WePay Discovers Its Hidden Talent: Social Risk Evaluation

8/1/12Follow @wroush

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connected with an adequate number of people who also seem to be legitimate? If they are a service provider, do LinkedIn and Yelp and the Better Business Bureau have reviews about them?

WePay doesn’t use such information to stop merchants at the door, but rather to judge whether to move forward with the transactions they initiate. “We let everyone sign up,” Clerico says. “It’s more about, do we allow them to process, and do we allow them to receive the money the next day, the next week, or the next month? Ninety-nine percent of the time, we underwrite the merchant, they are legitimate, and the payments sail through with no problem.”

In the last year, WePay has put a lot of effort into building application programming interfaces, or APIs, that other Web-based companies can use to tap into its payment infrastructure. (For a fee, of course: WePay earns money by keeping a flat 3.5 percent of each transaction.) Already, the company has 100 API partners doing business on the platform, including Fundable and another fundraising site called GoFundMe.

“Allowing third parties to leverage our API and our onboarding process removes a barrier for them, and allows them to choose us over another payment provider,” Aberman says. When GoFundMe tested WePay’s payment infrastructure against PayPal’s, Clerico says, the startup saw a double-digit lift both in the number of new organizations signing up to accept donations and in the number of donors submitting payments.

Aberman and Clerico say there’s a lot of room for the company to grow, both by adding more API partners and by signing up merchants who don’t yet have an online presence. Over the long term, of course, the startup also hopes to take more and more business away from PayPal. And its social risk evaluation technology will continue to be the foundation for all of its services.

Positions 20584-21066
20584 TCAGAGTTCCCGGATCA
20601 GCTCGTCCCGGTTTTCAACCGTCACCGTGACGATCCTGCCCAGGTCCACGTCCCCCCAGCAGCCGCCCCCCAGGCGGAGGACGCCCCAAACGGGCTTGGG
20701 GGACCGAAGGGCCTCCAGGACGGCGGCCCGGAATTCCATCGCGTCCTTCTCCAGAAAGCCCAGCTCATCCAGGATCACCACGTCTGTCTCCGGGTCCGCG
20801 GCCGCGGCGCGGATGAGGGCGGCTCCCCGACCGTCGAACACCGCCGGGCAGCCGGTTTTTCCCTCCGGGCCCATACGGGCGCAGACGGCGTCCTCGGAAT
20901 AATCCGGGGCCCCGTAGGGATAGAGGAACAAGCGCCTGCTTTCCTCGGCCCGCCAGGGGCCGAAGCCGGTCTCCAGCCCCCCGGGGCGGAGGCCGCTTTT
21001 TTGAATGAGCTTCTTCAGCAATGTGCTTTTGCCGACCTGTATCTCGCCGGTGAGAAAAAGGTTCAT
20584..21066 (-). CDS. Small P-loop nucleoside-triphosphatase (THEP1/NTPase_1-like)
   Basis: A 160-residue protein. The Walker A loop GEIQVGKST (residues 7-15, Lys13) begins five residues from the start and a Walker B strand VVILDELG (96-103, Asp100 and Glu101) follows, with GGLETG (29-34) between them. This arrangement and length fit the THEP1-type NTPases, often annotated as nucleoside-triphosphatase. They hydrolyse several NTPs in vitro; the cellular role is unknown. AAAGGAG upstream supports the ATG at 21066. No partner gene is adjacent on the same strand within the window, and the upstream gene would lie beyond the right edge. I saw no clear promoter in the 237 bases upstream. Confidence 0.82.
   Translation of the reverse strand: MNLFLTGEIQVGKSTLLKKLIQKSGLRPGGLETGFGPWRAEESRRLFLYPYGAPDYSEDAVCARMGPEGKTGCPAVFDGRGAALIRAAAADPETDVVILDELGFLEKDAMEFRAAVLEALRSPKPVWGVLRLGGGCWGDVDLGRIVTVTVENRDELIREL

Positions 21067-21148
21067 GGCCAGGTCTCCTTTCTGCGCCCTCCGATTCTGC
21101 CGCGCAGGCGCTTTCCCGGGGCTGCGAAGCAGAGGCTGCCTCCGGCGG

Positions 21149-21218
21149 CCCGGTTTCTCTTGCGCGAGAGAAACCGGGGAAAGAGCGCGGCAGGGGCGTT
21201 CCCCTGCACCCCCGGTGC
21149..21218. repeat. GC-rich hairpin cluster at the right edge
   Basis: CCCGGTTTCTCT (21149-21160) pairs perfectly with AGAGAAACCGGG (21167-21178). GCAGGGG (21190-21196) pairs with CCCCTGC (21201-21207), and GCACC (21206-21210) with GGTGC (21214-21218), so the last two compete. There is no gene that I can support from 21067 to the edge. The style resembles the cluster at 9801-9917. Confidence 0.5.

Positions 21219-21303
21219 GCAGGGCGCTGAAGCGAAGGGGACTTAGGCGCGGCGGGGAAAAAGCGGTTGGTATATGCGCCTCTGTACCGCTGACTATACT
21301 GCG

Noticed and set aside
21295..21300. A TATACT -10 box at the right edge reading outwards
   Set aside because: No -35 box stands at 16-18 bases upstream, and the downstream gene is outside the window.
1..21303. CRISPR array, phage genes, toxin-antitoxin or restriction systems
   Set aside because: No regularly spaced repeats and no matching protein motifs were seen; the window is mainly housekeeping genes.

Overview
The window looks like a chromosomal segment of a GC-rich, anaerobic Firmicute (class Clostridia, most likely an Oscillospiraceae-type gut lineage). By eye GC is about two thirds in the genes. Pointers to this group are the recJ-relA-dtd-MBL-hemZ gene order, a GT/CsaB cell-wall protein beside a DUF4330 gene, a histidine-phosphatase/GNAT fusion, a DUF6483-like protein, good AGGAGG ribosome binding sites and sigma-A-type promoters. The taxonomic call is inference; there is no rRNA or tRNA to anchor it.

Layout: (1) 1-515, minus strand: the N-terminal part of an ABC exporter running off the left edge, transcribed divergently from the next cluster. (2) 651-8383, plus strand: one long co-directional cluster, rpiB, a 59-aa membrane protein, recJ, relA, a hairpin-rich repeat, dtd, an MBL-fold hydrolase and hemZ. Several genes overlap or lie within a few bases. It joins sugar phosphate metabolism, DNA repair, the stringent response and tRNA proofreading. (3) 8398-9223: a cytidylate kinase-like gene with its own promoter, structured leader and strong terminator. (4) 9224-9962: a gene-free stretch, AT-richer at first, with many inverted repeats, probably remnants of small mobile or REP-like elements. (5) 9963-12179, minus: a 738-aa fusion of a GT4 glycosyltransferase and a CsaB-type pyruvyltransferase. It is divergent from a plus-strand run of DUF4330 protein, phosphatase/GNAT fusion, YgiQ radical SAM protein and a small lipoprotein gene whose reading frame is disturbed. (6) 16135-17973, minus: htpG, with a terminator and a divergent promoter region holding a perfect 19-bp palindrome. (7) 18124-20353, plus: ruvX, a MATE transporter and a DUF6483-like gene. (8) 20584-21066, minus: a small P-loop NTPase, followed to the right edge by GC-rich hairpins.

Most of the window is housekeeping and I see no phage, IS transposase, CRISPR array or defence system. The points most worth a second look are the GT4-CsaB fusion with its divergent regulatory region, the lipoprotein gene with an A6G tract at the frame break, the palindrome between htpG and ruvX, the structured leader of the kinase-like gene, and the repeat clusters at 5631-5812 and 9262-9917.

So if you’re a small business owner and you’d like to give your customers the option to pay you through WePay, you’d better start thinking harder about curating your social media profiles. “It’s not like we are making judgments as to your character or your worthiness,” Aberman says. But increasingly, he says, “people are going to use your online identity to verify your offline identity, which is the opposite of how it was 10 years ago.”

In fact, he says, if an applicant doesn’t have a Facebook profile, that’s “a pretty big fraud signal.” So don’t feel bad about all that time you spend on social networks—just be careful about the friends you pick.

Wade Roush is a contributing editor at Xconomy. Follow @wroush

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